Search This Blog

Tuesday, June 7, 2011

Step Three: "As a Man Thinketh"

"The aphorism, “As a man thinketh in his heart, so is he," not only embraces the whole of a man's being, but is so comprehensive as to reach out to every condition and circumstance of his life. A man is literally what he thinks, his character being the complete sum of all his thoughts."
  -- James Allen --    
("As A Man Thinketh")
In the 'Big Book' of Alcoholics Anonymous, we read that its principal author, Bill W., was to "test" his thinking against "God-consciousness," a new state of consciousness and being which is described in the "Spiritual Experience appendix to the 'Big Book' as "an unsuspected inner resource." For, it is only in this higher, deeper (and quieter) consciousness that we are free of the ego's inner dialogue. This, is the essence of turning one's will and one's life over to the care of one's Higher Power.
"I was to test my thinking by the new God-consciousness within," we read. "Common sense would thus become uncommon sense. I was to sit quietly when in doubt, asking only for direction and strength to meet my problems as He would have me. Never was I to pray for myself, except as my requests bore on my usefulness to others. Then only might I expect to receive. But that would be in great measure."

[Alcoholics Anonymous, page 13.]
This notion of sitting quietly "when in doubt" as to what it is one should say or do (or what one should refrain from saying or doing) is, of course, the very method that is recommended to "practice" Step Three in one's life. And it is how, through the practice of meditation (as well as prayer) that we seek to "improve our conscious contact" with the God of our understanding.
"It is when we try to make our will conform with God's that we begin to use it rightly," we read in The Twelve Steps and Twelve Traditions. "To all of us, this was a most wonderful revelation. Our whole trouble had been the misuse of willpower. We had tried to bombard our problems with it instead of attempting to bring it into agreement with God's intention for us. To make this increasingly possible is the purpose of A.A.'s Twelve Steps, and Step Three opens the door."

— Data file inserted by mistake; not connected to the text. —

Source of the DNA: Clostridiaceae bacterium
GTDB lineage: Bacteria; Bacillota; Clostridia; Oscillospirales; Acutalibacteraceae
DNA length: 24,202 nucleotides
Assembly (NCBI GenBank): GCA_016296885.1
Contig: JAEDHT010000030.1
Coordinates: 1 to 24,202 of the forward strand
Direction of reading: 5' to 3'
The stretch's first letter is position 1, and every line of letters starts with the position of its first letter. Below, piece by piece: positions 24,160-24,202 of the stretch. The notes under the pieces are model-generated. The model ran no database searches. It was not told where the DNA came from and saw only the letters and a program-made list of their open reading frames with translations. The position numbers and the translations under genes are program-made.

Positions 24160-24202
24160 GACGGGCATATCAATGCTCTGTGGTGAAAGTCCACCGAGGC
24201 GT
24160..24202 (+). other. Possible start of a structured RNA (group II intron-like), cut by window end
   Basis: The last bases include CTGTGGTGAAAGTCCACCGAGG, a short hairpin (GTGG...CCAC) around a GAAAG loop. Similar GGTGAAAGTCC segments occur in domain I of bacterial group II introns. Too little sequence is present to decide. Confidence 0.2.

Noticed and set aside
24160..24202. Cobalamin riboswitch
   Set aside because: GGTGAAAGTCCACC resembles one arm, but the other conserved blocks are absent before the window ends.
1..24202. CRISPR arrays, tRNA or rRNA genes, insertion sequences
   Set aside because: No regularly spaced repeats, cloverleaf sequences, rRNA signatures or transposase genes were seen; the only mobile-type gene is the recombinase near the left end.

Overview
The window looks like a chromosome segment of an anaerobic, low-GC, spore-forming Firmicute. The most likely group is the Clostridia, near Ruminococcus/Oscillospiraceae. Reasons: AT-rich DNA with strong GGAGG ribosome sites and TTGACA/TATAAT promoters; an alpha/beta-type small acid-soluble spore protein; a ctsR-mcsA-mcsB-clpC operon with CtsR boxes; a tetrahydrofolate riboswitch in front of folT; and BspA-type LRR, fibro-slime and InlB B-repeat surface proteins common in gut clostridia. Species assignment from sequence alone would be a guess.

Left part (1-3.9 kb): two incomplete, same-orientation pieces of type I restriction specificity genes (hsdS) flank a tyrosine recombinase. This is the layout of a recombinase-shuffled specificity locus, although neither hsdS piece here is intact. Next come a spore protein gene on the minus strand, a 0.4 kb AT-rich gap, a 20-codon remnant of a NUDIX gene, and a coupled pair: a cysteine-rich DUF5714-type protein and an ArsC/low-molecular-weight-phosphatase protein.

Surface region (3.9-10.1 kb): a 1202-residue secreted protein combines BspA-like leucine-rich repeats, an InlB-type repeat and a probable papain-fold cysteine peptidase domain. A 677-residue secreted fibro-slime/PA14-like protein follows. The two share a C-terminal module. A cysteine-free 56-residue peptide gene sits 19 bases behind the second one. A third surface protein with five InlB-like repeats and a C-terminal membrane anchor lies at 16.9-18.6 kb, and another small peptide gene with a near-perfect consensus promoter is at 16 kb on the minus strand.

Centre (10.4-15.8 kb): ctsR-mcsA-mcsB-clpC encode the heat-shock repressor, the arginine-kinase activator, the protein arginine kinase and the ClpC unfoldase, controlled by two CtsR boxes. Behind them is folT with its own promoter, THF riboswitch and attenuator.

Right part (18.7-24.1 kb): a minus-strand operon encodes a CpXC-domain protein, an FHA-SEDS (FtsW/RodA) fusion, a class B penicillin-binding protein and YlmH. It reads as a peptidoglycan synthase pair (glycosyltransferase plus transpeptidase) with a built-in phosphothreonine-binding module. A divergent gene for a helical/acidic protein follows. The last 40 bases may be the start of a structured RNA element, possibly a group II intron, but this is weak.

"Once we have come into agreement with these ideas it is really easy to begin the practice of Step Three. In all times of emotional disturbance or indecision, we can pause, ask for quiet, and in the stillness simply say: "God grant me the serenity to accept the things I cannot change, courage to change the things I can, and the wisdom to know the difference. Thy will, not mine, be done."
[The Twelve Steps and Twelve Traditions, pp. 40-41.]
The essence of a spiritual awakening, as Carl Jung describes it on page 27 of the 'Big Book,' is that "ideas, emotions and attitudes" that were the guiding forces of one's life are "cast aside" in favor of "new conceptions and motives." It is through the practice of  sitting quietly in meditation that we begin to "uncover, discover and discard" (in the words of the inimitable Chuck c.) the thoughts ("ideas"), feelings ("emotions") and thought patterns ("attitudes") that separate us from God-consciousness. It is by stopping and seeking God-consciousness in the midst of indecision and emotional disturbance that we hone our character and begin ridding ourselves of our character defects.

One of the books used by Doctor Bob, Bill W. and other early members of A.A. was the slim volume, "As a Man Thinketh" by the English "New Thought" writer, James Allen. In it, he observes:
"Man is made or unmade by himself. In the armory of thought he forges the weapons by which he destroys himself. He also fashions the tools with which he builds for himself heavenly mansions of joy and strength and peace. By the right choice and true application of thought, man ascends to the divine perfection. By the abuse and wrong application of thought he descends below the level of the beast. Between these two extremes are all the grades of character, and man is their maker and master."
(A copy of "As a Man Thinketh" is available, here.)

Through the consistent and continual practice of self examination, meditation and prayer, we become aware of what our thoughts are, and what emotions those thoughts spark. We also become attuned to the habitual way that we think - usually an uncomfortable realization for a newcomer to meditation. By recurrence to the state of God-consciousness, where the raucous voice of the ego is momentarily stilled, we can (as Allen notes) through "right choice and true application of thought" begin the ascent towards "divine perfection." Or, by acting indecisively and in the throes of emotional disturbance, we can again descend into, and reinforce, our egoic way of thinking and acting.

The 12 Steps are designed to help us make that choice and identification. They deliver us, as earnest application of Step Three and the Serenity Prayer will prove, "the serenity" of God-consciousness, if we have "the courage" to go beyond the ego, and we have "the wisdom" to differentiate the raucous voice of the small "self" from the peaceful and quiet consciousness of the higher "Self," or God.

1 comment:

  1. I wish I would have read As A Man Thinketh before reading The Secret. Even though the language is older, this book is more clear to me in explaining the ways and the whys and the importance of positive thinking; whereas, The Secret seems to repeat itself over and over again if you want something think positively. Don't get me wrong, I have enjoyed reading The Secret and continue to reread. I would suggest As A Man Thinketh as more as of a foundation and guide to why we should focus on the good in life, in people, and our circumstances.